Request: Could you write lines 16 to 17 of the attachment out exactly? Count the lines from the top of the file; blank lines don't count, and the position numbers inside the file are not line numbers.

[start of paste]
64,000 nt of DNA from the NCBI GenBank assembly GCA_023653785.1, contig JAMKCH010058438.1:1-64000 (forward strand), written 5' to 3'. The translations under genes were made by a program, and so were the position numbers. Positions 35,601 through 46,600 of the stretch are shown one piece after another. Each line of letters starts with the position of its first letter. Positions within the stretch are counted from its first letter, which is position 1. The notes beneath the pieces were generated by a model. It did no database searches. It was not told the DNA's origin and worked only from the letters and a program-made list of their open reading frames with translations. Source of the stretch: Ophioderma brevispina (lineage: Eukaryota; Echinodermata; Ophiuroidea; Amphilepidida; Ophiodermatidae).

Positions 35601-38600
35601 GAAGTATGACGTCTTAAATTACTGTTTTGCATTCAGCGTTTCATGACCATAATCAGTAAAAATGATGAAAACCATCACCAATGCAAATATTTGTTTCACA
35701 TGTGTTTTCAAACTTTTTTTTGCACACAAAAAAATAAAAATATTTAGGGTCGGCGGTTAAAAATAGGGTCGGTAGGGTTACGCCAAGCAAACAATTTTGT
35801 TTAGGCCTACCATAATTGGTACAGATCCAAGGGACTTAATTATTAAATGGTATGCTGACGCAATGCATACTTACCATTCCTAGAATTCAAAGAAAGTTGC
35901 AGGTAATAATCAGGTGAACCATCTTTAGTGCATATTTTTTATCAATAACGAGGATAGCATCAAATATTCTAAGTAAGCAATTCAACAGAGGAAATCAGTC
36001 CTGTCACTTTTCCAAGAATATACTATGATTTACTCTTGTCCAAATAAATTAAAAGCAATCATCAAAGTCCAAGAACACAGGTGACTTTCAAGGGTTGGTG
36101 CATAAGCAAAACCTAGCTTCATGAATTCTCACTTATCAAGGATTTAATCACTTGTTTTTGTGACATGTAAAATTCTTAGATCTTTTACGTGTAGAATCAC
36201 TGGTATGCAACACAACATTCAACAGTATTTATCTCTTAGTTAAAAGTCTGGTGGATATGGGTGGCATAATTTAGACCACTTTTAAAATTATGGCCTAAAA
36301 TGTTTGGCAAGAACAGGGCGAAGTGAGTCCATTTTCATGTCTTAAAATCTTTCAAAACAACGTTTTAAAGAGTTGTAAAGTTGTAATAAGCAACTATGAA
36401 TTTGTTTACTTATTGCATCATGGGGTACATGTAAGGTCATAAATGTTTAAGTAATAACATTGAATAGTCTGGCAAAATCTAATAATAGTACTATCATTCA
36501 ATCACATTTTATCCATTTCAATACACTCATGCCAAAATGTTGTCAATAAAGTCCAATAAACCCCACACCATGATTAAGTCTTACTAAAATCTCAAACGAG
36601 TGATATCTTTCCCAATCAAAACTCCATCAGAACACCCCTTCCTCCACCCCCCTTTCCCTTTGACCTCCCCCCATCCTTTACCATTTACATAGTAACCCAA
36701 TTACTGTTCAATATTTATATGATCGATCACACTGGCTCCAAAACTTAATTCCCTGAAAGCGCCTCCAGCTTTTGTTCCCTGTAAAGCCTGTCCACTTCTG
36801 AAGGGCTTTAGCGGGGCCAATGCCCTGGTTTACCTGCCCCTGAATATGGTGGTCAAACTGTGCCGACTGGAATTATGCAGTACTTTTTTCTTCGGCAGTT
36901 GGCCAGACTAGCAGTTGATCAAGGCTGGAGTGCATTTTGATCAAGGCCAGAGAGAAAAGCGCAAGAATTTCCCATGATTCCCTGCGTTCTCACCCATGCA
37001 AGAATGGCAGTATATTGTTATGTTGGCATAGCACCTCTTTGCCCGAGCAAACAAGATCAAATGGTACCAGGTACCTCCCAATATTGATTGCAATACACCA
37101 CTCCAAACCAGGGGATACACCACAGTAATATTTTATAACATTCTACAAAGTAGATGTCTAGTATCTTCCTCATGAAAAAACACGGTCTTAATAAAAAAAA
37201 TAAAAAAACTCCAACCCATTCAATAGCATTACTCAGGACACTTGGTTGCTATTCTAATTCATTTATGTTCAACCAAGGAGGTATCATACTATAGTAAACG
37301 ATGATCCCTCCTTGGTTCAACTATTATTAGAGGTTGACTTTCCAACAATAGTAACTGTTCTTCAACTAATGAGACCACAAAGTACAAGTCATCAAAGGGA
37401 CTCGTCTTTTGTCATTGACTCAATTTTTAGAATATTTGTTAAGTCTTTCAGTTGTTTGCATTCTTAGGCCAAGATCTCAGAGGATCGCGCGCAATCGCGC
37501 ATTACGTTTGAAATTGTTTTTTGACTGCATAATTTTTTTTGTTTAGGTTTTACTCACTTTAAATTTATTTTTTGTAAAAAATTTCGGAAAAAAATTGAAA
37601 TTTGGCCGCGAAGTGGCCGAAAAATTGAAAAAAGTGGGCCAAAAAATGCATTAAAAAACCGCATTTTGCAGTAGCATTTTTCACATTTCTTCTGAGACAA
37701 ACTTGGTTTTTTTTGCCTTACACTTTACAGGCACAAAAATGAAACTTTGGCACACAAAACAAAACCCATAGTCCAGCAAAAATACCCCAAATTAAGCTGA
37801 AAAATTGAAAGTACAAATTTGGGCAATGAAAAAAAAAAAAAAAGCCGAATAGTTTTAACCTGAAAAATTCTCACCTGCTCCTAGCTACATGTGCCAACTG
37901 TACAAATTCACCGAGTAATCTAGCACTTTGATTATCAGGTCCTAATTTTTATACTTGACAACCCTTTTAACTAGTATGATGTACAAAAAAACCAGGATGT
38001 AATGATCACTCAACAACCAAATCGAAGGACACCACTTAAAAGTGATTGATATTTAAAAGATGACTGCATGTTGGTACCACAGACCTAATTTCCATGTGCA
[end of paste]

36901 GGCCAGACTAGCAGTTGATCAAGGCTGGAGTGCATTTTGATCAAGGCCAGAGAGAAAAGCGCAAGAATTTCCCATGATTCCCTGCGTTCTCACCCATGCA
37001 AGAATGGCAGTATATTGTTATGTTGGCATAGCACCTCTTTGCCCGAGCAAACAAGATCAAATGGTACCAGGTACCTCCCAATATTGATTGCAATACACCA